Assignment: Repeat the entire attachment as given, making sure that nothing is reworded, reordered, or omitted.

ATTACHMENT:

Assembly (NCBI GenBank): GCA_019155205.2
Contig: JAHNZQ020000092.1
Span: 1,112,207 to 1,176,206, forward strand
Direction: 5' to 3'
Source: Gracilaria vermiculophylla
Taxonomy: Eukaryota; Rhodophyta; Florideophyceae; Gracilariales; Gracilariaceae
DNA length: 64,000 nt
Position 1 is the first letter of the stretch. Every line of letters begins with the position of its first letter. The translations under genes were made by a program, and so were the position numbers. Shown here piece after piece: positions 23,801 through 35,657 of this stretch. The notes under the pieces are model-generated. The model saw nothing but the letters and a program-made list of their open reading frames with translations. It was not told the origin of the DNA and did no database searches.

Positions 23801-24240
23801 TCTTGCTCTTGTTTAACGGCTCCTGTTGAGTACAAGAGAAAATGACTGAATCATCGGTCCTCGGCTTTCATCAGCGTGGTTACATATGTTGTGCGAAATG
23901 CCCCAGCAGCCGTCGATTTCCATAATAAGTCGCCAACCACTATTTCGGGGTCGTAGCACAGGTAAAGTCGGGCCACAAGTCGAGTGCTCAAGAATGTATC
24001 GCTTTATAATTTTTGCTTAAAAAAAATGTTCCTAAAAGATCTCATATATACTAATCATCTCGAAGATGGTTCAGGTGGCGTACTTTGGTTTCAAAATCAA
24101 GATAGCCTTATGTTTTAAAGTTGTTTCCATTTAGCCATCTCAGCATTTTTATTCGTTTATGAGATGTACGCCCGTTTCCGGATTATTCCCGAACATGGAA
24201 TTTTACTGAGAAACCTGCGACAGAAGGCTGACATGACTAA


Assembly (NCBI GenBank): GCA_019155205.2
Contig: JAHNZQ020000092.1
Span: 1,112,207 to 1,176,206, forward strand
Direction: 5' to 3'
Source: Gracilaria vermiculophylla
Taxonomy: Eukaryota; Rhodophyta; Florideophyceae; Gracilariales; Gracilariaceae
DNA length: 64,000 nt
Position 1 is the first letter of the stretch. Every line of letters begins with the position of its first letter. The translations under genes were made by a program, and so were the position numbers. Shown here piece after piece: positions 23,801 through 35,657 of this stretch. The notes under the pieces are model-generated. The model saw nothing but the letters and a program-made list of their open reading frames with translations. It was not told the origin of the DNA and did no database searches.

Positions 23801-24240
23801 TCTTGCTCTTGTTTAACGGCTCCTGTTGAGTACAAGAGAAAATGACTGAATCATCGGTCCTCGGCTTTCATCAGCGTGGTTACATATGTTGTGCGAAATG
23901 CCCCAGCAGCCGTCGATTTCCATAATAAGTCGCCAACCACTATTTCGGGGTCGTAGCACAGGTAAAGTCGGGCCACAAGTCGAGTGCTCAAGAATGTATC
24001 GCTTTATAATTTTTGCTTAAAAAAAATGTTCCTAAAAGATCTCATATATACTAATCATCTCGAAGATGGTTCAGGTGGCGTACTTTGGTTTCAAAATCAA
24101 GATAGCCTTATGTTTTAAAGTTGTTTCCATTTAGCCATCTCAGCATTTTTATTCGTTTATGAGATGTACGCCCGTTTCCGGATTATTCCCGAACATGGAA
24201 TTTTACTGAGAAACCTGCGACAGAAGGCTGACATGACTAA